Postby d cooper » Wed Mar 19, 2014 12:38 pm

Thanks to everyone involved for providing all of this useful information. I searched the thread but still have a few questions. I'm still looking into this stuff so apologies for the ignorance.

1) Is something like the ACLU (or other non-government "prestigious" PI) possible out of the lower T14?

2) Based on the staff attorney gigs listed on the ACLU site, they prefer a demonstrated interest in constitutional issues (with 3-4 years experience). Is this even possible from private sector work?

3) The chasm between PI and Biglaw/firm work is disheartening because I could see myself in either. What areas of law have a lot of crossover potential and may be exempt from this divide? What areas of private practice are actually attractive to relevant PI organizations and vice versa?

User avatar
twenty
Posts: 3153
Joined: Wed Jan 11, 2012 1:17 pm

Re: So you want to do PI?

Postby twenty » Wed Mar 19, 2014 1:06 pm

d cooper wrote:1) Is something like the ACLU (or other non-government "prestigious" PI) possible out of the lower T14?


Possible, but highly unlikely. ACLU, for example, doesn't hire directly out of law school, they put graduates in fellowships and then offer them staff attorney positions a few years down the road. These fellowships are overwhelmingly dominated by NYU and Harvard, though probably indicative of class size/interest rather than school preference (i.e, I'm sure Chicago or Stanford kids aren't at a disadvantage in hiring).

Out of all the recent fellow hires I saw, I only saw one Cardozo grad, and that was it for outside HYSCCN.

2) Based on the staff attorney gigs listed on the ACLU site, they prefer a demonstrated interest in constitutional issues (with 3-4 years experience). Is this even possible from private sector work?


Not really, no. You *can* roll biglaw experience into marketable experience in other legal PI fields (i.e, housing), but ACLU probably not so much.

3) The chasm between PI and Biglaw/firm work is disheartening because I could see myself in either. What areas of law have a lot of crossover potential and may be exempt from this divide? What areas of private practice are actually attractive to relevant PI organizations and vice versa?


The biglaw -> PI jump rarely happens for two reasons. One, as you pointed out, there's not a lot of crossover in skillset, and two, the non-profit will pay 60k/yr at the most for a biglaw alumni. This same associate could go basically anywhere else and make 2-3 times more money for probably better hours. The one exception is in years past, biglaw attorneys have rolled their savings into starting a legal non-profit. This may be a "if you want to go into politics, go to Harvard" kind of unicorn though.

Far more common is the biglaw -> government jump. Many biglaw burnouts go to federal and state agencies because there is definitely a skillset crossover there.

User avatar
worldtraveler
Posts: 7662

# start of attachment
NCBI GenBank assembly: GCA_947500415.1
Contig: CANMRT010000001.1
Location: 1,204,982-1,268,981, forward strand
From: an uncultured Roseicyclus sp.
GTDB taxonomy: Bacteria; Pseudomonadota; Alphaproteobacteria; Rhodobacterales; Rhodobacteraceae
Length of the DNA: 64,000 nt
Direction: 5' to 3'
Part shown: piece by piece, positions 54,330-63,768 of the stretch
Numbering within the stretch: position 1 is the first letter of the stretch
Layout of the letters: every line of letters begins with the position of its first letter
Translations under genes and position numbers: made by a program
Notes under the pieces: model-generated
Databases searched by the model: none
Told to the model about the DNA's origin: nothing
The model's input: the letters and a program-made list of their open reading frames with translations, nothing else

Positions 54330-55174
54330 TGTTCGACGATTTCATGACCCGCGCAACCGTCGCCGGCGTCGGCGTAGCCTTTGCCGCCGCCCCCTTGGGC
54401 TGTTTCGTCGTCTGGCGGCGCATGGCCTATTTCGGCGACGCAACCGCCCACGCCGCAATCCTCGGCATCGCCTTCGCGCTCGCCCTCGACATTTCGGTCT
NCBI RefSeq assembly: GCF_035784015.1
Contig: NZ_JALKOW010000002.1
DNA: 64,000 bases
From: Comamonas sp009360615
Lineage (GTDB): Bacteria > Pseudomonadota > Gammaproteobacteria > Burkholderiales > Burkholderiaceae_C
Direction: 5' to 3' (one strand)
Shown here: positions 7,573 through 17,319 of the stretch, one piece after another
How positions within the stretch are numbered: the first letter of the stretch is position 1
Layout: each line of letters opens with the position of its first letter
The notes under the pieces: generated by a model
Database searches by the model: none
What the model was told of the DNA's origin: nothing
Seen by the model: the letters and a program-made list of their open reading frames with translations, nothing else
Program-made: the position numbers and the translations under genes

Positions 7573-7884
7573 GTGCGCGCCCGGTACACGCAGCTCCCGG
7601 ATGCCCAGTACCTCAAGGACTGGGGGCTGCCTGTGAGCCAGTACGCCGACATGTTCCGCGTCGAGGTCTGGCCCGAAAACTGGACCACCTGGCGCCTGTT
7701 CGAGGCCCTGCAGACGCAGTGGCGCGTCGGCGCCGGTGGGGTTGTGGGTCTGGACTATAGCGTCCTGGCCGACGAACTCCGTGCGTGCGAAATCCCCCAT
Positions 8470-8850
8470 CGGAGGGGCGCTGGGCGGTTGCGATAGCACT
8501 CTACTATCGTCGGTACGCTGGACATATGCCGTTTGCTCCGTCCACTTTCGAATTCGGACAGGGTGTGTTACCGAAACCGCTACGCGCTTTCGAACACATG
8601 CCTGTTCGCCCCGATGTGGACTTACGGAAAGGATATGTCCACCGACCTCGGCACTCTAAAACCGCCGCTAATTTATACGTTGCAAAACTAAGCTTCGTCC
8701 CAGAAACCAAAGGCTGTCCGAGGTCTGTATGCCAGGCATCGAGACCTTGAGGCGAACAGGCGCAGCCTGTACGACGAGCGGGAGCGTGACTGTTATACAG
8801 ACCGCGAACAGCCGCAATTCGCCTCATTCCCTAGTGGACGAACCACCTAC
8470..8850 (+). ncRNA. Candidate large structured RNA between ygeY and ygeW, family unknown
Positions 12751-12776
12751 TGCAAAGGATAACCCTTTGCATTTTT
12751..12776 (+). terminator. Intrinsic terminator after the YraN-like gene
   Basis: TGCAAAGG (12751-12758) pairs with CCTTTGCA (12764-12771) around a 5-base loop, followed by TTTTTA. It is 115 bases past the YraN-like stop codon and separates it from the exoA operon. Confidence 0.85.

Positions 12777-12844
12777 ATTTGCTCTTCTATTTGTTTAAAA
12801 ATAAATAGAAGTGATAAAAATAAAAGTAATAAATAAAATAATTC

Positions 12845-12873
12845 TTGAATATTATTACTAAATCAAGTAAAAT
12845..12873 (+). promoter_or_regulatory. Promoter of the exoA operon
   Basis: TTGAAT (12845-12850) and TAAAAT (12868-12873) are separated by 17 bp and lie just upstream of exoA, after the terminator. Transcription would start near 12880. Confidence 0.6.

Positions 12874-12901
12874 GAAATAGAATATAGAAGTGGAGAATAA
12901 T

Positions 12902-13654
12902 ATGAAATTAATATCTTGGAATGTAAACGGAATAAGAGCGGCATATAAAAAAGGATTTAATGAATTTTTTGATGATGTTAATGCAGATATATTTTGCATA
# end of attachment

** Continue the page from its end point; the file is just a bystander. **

Joined: Mon Oct 15, 2007 4:47 am

Re: So you want to do PI?

Postby worldtraveler » Wed Mar 19, 2014 1:20 pm

The best way to figure out how to get to work for the ACLU is to look for bios of recently hired attorneys. A lot of litigators at prestigious PI places do spend some time in big law first.

I also disagree with twenty that big law experience is not relevant for PI. In terms of direct services representation where you do client intake, no it's probably not. But for working on impact litigation like at CCR or the ACLU it's absolutely relevant. It's also really relevant for people working on consumer protection or other PI issues that are closely related to business.

A lot of people go to a firm with the intention of leaving for PI but never do though. They get used to the salary and it's hard to jump back. But I work with multiple people who started at firms and now they work on issues of corporate responsibility and business/human rights issues. We really wouldn't hire someone without firm experience for that.

User avatar
twenty
Posts: 3153
Joined: Wed Jan 11, 2012 1:17 pm

Re: So you want to do PI?

Postby twenty » Wed Mar 19, 2014 2:20 pm

worldtraveler wrote:I also disagree with twenty that big law experience is not relevant for PI. In terms of direct services representation where you do client intake, no it's probably not. But for working on impact litigation like at CCR or the ACLU it's absolutely relevant. It's also really relevant for people working on consumer protection or other PI issues that are closely related to business.


I should have made myself more clear then, because I certainly believe that biglaw experience is relevant to many PI legal outlets. ACLU (staff attorney hires) in particular, however, seems to explicitly require 2-3 years of immigration/human rights/constitutional law background, which I'd imagine is pretty hard to get from what would commonly be considered "biglaw."




Return to “Choosing a Law School”

Who is online

Users browsing this forum: carlos_danger and 3 guests